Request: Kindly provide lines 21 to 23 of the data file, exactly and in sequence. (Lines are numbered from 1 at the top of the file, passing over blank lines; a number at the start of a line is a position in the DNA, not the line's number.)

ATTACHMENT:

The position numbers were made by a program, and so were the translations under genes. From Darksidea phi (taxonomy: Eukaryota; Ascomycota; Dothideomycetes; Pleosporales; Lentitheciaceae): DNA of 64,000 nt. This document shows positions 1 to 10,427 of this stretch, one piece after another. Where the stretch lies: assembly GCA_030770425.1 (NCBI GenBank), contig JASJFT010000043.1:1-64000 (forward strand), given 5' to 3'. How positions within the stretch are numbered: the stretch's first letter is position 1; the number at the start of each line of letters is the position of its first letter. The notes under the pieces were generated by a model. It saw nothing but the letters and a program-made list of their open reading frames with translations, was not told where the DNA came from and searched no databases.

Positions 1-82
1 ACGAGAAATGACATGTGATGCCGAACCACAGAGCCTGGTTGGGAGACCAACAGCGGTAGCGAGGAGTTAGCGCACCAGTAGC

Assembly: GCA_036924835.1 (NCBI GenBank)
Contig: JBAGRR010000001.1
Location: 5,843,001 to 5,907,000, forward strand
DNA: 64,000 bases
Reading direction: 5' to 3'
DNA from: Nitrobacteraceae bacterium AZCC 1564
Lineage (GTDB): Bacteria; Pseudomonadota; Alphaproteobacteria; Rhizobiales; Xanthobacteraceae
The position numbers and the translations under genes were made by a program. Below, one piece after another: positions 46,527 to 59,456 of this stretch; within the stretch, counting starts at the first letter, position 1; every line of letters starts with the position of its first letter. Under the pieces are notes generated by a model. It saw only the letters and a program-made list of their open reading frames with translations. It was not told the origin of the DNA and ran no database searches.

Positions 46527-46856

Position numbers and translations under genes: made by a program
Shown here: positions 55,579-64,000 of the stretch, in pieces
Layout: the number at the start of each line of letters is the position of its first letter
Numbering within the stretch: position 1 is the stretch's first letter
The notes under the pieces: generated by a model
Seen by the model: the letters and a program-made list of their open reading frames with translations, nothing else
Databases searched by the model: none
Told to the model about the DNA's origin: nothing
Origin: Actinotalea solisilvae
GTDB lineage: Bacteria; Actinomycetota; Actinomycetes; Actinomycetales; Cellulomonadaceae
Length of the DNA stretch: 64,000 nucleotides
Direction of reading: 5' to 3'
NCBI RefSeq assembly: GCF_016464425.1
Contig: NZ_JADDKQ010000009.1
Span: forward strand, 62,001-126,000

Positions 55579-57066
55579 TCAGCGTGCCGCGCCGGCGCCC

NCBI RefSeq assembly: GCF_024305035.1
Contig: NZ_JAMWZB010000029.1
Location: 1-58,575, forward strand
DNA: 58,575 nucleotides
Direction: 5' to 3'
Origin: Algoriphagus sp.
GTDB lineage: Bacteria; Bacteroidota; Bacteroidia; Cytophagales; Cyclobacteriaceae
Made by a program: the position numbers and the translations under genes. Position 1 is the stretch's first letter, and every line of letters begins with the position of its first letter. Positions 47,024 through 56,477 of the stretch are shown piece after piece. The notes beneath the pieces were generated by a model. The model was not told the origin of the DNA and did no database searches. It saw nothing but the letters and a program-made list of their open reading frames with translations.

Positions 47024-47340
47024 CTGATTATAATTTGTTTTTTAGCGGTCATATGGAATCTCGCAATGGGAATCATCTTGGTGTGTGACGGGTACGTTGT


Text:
Origin: Actinotalea solisilvae
GTDB lineage: Bacteria; Actinomycetota; Actinomycetes; Actinomycetales; Cellulomonadaceae
Length of the DNA stretch: 64,000 nucleotides